# Is the heat required to alter the Higgs field an 'absolute heat'?

I have read and heard that manipulating the Higgs field would require heating up a local geometry to ridiculous temperature. I am trying to understand if there are stars or places in the universe which have this level of heat.

Would this be the upper limit on heat, an 'absolute heat'?

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## 1 Answer

We need to be clear about what temperature means in this context. For gases the temperature is linked to the particle velocities by the Maxwell-Boltzmann distribution, so we can convert a temperature to an average particle velocity and hence average particle energy, and vice versa.

The electroweak transition happened when the average particle energy was in the range 100GeV to 1TeV. We could take this energy and use a Maxwell-Boltzmann distribution to convert it back to a temperature, and if you do this the temperature comes out at about 10$^{16}$K. However it's debatable how much sense it makes to apply the concept of temperature to the universe at these high energies, so don't take this number too seriously.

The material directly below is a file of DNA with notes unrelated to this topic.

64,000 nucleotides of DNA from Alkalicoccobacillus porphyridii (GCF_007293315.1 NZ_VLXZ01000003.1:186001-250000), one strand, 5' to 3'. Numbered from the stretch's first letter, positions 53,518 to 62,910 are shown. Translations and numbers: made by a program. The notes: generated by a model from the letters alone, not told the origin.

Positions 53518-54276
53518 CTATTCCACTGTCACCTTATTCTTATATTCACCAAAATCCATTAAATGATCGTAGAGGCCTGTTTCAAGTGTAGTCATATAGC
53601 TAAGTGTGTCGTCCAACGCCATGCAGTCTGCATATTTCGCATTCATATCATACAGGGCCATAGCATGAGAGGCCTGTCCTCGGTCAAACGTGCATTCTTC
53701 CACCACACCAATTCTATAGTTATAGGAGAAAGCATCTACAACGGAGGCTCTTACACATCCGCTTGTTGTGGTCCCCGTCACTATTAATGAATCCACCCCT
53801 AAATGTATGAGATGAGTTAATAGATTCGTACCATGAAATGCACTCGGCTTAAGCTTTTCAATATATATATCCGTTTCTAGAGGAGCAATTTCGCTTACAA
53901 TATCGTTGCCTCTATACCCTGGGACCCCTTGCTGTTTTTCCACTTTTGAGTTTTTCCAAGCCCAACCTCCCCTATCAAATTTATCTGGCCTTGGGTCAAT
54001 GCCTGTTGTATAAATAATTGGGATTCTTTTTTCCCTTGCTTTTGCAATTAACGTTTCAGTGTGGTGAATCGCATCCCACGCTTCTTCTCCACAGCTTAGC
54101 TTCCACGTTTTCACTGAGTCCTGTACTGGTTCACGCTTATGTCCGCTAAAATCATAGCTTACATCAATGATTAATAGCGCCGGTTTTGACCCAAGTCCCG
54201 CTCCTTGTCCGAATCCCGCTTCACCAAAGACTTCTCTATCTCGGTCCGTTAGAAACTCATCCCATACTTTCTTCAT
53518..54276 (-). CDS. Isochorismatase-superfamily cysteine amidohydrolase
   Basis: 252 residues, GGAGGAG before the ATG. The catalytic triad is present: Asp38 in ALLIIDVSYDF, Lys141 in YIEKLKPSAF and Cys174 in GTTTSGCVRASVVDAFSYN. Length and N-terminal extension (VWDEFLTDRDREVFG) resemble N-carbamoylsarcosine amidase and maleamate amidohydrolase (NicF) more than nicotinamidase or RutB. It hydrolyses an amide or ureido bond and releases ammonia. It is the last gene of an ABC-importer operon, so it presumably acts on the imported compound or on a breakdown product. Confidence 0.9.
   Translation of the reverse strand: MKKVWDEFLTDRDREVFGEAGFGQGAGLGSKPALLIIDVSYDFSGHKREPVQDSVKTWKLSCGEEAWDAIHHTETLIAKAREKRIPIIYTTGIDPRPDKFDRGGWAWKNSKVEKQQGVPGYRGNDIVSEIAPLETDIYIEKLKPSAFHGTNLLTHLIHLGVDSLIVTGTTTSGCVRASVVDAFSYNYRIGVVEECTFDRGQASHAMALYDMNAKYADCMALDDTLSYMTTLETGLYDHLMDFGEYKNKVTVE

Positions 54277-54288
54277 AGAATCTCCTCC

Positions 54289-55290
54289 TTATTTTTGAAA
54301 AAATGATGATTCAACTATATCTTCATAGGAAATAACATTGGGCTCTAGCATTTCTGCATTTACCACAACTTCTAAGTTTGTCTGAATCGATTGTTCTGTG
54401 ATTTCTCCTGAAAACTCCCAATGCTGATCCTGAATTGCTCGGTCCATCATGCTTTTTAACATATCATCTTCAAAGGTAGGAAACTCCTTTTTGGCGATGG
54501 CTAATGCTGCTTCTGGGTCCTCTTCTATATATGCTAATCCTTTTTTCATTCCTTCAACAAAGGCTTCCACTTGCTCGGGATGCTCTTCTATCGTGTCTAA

The temperature at the core of a star is in the range 10$^7$ to 10$^8$K (depending on the size of the star) so it's unlikely there is anywhere in the universe that gets anywhere near the electroweak transition temperature. Individual cosmic rays can have energies far above 1TeV, but you can't convert this to a temperature because by definition only an assemblage of particles can have a temperature.

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 "it's debatable how much sense it makes to apply the concept of temperature to the universe at these high energies" Why is that? I've always heard that quasi-equilibrium holds throughout the expansion (except for the odd phase transition), so temperature definitely applies. What is the argument against it? – Michael Brown Feb 8 at 0:25 Lots of things have temperature that aren't gases. It can be defined as $\partial U/\partial S$ or as energy per degree of freedom, the two being very close approximations of one another except at low temperatures. Without knowing much about particle physics, I would imagine that energy per degree of freedom is easy to calculate and relatively unproblematic as a definition. – Nathaniel Mar 9 at 14:49